Image result for potato and egg in boiling water

The Same boiling Water
Softens the Potato
And
Hardens the Egg.
It’s about
What you are made of
And
Not the Circumstance..

Success: What You are Doing?

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If you want to be Successful
Just
Know what you are Doing
Love what you are Doing
And
Believe in what you are doing

Watching News Is Bad for You



News is bad for your health and your brain. It leads to fear and aggression, and hinders your creativity and ability to think deeply. The solution? Stop consuming it altogether By Rolf Dobelli, Author of THE ART OF THINKING CLEARLY


In the past few decades, the fortunate among us have recognised the hazards of living with an overabundance of food (obesity, diabetes) and have started to change our diets.

But most of us do not yet understand that news is to the mind what sugar is to the body. News is easy to digest. The media feeds us small bites of trivial matter, tidbits that don't really concern our lives and don't require thinking. That's why we experience almost no saturation. Unlike reading books and long magazine articles (which require thinking), we can swallow limitless quantities of news flashes, which are bright-coloured candies for the mind.

Today, we have reached the same point in relation to information that we faced 20 years ago in regard to food. We are beginning to recognise how toxic news can be.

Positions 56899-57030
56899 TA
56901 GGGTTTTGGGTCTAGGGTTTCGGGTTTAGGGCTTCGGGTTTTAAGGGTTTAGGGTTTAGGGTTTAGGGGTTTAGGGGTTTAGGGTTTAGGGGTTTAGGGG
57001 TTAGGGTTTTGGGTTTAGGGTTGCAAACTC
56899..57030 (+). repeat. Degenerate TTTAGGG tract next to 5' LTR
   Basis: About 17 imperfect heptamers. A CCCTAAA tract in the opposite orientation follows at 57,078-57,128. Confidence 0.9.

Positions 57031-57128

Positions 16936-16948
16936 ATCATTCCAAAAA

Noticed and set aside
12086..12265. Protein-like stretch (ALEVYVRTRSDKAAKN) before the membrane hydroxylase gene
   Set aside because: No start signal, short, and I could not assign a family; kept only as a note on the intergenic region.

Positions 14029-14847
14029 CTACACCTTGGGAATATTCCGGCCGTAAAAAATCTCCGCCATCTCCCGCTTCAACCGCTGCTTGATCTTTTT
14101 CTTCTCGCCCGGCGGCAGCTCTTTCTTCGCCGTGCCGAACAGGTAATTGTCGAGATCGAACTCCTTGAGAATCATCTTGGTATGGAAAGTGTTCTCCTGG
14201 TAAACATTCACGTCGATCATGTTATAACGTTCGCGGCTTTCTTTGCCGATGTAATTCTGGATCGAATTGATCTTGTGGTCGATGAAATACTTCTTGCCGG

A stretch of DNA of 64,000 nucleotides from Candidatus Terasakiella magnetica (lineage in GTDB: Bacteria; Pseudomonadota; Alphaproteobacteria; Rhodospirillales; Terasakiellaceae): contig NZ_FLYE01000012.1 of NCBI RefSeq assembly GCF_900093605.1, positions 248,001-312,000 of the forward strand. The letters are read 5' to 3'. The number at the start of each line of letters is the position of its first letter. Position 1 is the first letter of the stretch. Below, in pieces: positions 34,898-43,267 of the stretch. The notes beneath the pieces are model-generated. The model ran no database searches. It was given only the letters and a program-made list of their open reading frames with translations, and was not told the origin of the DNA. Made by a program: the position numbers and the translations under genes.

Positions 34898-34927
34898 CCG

News misleads.Take the following event. A car drives over a bridge, and the bridge collapses. What does the news media focus on? The car. The person in the car. Where he came from. Where he planned to go. How he experienced the crash (if he survived). But that is all irrelevant. What's relevant? The structural stability of the bridge. That's the underlying risk that has been lurking, and could lurk in other bridges. But the car is flashy, it's dramatic, it's a person (non-abstract), and it's news that's cheap to produce.

News leads us to walk around with the completely wrong risk map in our heads. So terrorism is over-rated. Chronic stress is under-rated. The collapse of Lehman Brothers is overrated. Fiscal irresponsibility is under-rated. Astronauts are over-rated. Nurses are under-rated.

We are not rational enough to be exposed to the press. Watching an airplane crash on television is going to change your attitude toward that risk, regardless of its real probability. If you think you can compensate with the strength of your own inner contemplation, you are wrong. Bankers and economists – who have powerful incentives to compensate for news-borne hazards – have shown that they cannot. The only solution: cut yourself off from news consumption entirely.